As a result, I no longer have to deal with the problems of history textbooks: dealing with the author’s perspective, assigning only certain chapters, putting up with the women and minorities “in boxes” instead of as part of the flow of history, explaining the parts the authors got wrong. Now if it’s wrong it’s my fault, and I can change it. And I can choose from unlimited flavors instead of 20.

No, I am not suggesting custom, home-made texts as a solution for everyone. It’s really only for those who are frustrated by their textbooks’ pedagogy, and have a choice, and want to take the huge amount of time involved. Perhaps it’s part and parcel for those of us creating “artisan” courses, where we choose the ingredients, the method, and the products. It’s also for those who have the confidence to know they’re choosing the right ingredients for the rigors of their discipline.

(And it’s a matter of personality, of course. I use the Keurig machine in hotel rooms to make hot water for tea.)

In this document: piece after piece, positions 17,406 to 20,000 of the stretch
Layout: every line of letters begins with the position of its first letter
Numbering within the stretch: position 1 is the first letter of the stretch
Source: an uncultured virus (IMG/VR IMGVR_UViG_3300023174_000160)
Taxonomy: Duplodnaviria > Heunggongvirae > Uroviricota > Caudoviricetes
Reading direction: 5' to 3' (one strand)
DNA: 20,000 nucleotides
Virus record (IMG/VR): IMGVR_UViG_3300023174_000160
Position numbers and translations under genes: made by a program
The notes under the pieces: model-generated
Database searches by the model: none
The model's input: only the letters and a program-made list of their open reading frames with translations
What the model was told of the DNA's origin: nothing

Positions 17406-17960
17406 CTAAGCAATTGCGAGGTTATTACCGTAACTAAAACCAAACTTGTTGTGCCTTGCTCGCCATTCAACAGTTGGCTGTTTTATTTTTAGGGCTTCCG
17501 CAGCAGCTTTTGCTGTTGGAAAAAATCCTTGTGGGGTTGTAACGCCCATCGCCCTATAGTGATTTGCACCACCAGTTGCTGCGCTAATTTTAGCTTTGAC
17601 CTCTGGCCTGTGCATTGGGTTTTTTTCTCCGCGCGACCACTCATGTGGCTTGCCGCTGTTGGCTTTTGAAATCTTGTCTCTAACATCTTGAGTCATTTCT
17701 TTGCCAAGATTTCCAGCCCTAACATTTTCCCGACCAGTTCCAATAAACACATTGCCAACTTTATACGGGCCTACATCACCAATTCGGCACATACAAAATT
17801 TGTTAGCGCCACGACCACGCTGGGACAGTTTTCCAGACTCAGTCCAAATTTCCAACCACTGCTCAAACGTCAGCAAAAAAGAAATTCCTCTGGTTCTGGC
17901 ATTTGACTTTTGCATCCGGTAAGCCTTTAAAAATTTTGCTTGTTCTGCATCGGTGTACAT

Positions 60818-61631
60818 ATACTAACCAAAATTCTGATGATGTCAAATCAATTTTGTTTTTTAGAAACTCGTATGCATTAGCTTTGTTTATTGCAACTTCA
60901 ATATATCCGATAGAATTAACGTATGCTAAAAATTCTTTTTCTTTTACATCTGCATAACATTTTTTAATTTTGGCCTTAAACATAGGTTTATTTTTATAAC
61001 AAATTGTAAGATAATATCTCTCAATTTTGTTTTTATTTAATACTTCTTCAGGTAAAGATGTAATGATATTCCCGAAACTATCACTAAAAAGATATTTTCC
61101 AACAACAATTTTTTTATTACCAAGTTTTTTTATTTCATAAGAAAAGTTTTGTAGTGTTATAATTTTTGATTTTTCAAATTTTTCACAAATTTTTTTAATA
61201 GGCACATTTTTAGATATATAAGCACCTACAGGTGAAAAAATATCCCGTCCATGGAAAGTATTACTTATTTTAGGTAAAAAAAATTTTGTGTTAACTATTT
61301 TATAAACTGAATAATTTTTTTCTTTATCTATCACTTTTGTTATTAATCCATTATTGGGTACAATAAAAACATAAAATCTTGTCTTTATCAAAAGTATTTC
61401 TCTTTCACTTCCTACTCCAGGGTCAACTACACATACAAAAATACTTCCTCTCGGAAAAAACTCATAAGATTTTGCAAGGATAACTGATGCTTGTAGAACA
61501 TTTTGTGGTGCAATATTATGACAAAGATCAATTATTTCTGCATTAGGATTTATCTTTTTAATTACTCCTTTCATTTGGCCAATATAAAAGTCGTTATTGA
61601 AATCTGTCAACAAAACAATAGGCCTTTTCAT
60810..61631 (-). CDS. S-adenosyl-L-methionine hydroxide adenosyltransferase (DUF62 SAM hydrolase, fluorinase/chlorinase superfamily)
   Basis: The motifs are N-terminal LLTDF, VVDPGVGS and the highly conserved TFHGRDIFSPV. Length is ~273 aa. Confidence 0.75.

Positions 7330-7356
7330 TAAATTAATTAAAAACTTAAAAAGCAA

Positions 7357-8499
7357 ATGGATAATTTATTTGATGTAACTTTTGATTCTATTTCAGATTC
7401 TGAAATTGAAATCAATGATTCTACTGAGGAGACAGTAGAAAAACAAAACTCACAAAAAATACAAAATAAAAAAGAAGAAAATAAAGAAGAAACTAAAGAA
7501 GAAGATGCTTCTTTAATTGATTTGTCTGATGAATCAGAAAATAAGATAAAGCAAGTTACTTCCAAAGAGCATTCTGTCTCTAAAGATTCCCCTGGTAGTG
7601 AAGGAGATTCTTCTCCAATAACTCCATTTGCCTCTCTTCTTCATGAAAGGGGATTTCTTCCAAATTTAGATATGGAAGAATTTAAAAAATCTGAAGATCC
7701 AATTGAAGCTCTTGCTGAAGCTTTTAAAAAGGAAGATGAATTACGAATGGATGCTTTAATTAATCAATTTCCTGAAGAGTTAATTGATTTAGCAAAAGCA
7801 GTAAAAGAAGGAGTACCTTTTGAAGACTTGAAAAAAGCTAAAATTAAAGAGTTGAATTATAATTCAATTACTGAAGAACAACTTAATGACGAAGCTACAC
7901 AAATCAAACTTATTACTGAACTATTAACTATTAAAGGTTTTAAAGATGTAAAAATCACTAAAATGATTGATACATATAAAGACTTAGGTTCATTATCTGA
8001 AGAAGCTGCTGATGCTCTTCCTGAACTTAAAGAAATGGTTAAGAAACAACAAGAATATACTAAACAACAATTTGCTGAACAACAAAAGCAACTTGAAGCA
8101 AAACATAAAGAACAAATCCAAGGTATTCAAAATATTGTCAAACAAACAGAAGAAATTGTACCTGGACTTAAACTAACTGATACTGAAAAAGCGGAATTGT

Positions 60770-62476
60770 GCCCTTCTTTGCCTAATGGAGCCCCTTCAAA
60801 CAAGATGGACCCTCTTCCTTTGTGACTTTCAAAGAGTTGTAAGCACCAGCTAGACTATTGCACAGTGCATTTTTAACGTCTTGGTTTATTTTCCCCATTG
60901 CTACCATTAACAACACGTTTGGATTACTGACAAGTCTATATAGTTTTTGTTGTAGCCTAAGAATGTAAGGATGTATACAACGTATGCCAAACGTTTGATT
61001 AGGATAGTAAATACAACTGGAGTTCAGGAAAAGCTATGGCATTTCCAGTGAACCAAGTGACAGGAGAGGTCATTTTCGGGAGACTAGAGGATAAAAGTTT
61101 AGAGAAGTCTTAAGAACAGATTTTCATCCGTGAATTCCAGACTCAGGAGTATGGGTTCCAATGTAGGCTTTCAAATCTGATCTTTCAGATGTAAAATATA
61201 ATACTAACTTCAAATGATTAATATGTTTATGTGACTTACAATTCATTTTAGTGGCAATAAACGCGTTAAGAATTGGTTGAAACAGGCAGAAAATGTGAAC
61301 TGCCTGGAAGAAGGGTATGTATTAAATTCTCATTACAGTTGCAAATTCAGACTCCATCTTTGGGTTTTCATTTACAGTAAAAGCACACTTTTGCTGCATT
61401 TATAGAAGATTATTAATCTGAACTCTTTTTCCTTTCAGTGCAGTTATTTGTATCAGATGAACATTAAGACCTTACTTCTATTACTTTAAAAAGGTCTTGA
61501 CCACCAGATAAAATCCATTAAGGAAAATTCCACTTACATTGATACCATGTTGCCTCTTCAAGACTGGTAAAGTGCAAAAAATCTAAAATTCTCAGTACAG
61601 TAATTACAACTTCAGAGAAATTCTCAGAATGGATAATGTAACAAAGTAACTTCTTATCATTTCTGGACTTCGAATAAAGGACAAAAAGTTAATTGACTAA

I struggle with textbooks, yet I need a form of context that students understand intuitively. In my rejection of traditional texts, I have been exploring both the new online pathways-though-text offered by publishers like Cengage and Pearson. My experiment with Pearson went badly, and reminded me that the answer is still open resources, free if possible.

Right now all my classes have these elements:

  • Textbook or context reading, sometimes with quiz questions (about 15% of student time)
  • Lectures I’ve written and recorded, with quiz questions I wrote (about 20% of student time)
  • Primary sources inside those lecture, and that used to be in my printed workbook (about 10% if they read them)
  • Constructivist primary source collection creation and writing (about 40%)
  • Writing on those collected primary sources (about 15%)

The main challenge is how to balance the textbook reading, and any accountability via quizzes, with the rest of the workload, particularly the primary sources inside the lecture.

US History II